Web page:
Eight Things Your Mom Should and Shouldn’t Do After a Hip Fracture
Around 300,000 older adults fracture their hip each year, receiving injuries that require hospitalization. Women are more likely to fracture a hip. Your mom is now part of that statistic. What should she do and not do after fracturing her hip? Here are a few things to remember and how personal care at home can play an important role in her recovery.
She Shouldn’t Cross Her Legs
Sitting with crossed legs isn’t often advised for a couple of months. Your mom’s doctor will tell her the appropriate amount of time, but it’s usually between six and eight weeks. Remind your mom to ensure she doesn’t forget and go to sit with her legs crossed.
She Should Use Higher Seating
Sitting down on a low seat is challenging. Your mom may find it hard to get back up. Bar stools with a sturdy back and comfortable seat are helpful when it comes to sitting.
She may need a booster on her toilet. If that’s not possible, make sure she has a personal care at home aide to help her stand back up after going to the bathroom.
She Shouldn’t Bend Over
It may take several days or weeks before your mom can bed down from a sitting or standing position. She shouldn’t bend more than 90 degrees when standing up. If she drops something, someone needs to get it for her.
She Should Work With a Physical Therapist
Your mom should work with a physical therapist to regain a full range of motion. In between therapy sessions, she must continue doing the recommended exercises on her own to build muscle strength and aid in her recovery.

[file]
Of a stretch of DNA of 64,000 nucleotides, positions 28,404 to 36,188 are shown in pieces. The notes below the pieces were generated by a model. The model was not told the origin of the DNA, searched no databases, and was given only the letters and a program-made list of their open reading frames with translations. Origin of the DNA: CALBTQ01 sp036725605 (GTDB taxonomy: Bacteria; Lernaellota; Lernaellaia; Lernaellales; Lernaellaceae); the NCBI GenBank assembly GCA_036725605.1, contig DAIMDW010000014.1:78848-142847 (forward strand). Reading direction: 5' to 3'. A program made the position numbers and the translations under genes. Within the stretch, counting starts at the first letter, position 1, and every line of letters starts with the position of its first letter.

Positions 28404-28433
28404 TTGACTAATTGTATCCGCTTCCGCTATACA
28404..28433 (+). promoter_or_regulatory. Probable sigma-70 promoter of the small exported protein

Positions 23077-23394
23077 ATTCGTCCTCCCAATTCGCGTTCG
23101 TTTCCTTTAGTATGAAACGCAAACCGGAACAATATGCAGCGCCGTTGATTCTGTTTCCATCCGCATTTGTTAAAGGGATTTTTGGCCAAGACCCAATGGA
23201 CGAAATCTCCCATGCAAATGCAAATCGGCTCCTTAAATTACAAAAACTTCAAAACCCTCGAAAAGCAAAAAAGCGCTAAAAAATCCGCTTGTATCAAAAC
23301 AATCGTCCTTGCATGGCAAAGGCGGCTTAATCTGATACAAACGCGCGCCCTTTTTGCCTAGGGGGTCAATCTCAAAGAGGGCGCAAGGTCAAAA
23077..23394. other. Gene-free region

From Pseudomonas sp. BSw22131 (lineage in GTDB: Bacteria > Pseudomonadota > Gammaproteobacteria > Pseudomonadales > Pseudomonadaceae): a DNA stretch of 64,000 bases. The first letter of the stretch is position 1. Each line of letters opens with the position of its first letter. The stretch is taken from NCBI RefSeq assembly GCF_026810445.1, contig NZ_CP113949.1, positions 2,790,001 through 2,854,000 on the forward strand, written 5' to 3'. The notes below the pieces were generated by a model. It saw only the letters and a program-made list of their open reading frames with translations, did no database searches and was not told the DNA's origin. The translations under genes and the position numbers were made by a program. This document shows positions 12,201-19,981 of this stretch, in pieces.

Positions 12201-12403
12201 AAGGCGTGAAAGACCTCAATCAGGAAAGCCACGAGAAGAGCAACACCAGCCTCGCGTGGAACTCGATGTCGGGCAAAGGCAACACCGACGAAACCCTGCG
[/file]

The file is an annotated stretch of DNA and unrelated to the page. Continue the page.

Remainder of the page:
She Shouldn’t Stop All Activities
Your mom may need to limit the amount of time she spends exercising, but she shouldn’t stop completely. She should work out enough for the muscles to stop aching and take a break before straining anything.
She Should Use Heat to Help Loosen Her Muscles and Joints
Ice packs can help ease pain, but heat helps loosen your mom’s muscles and joints. Before doing her exercises, your mom should apply a heating pad for 15 minutes.
She Shouldn’t Sit With Her Knees Higher Than Her Hips
Your mom needs to watch how she sits. Her knees need to be an inch or two lower than her hips. It reduces the stress placed on the hip joint. It makes it easier to stand up, too.
She Should Let Personal Care at Home Help
Your mom needs to let others help out. She needs to listen to her doctors and do as they say. That might mean slowly building strength after a hip fracture.
Make sure your mom follows her medical team’s recommendations. Hire personal care at home aides to help her change sheets, do the laundry, clean the home, and get to and from stores and medical offices. Call an agency to learn more.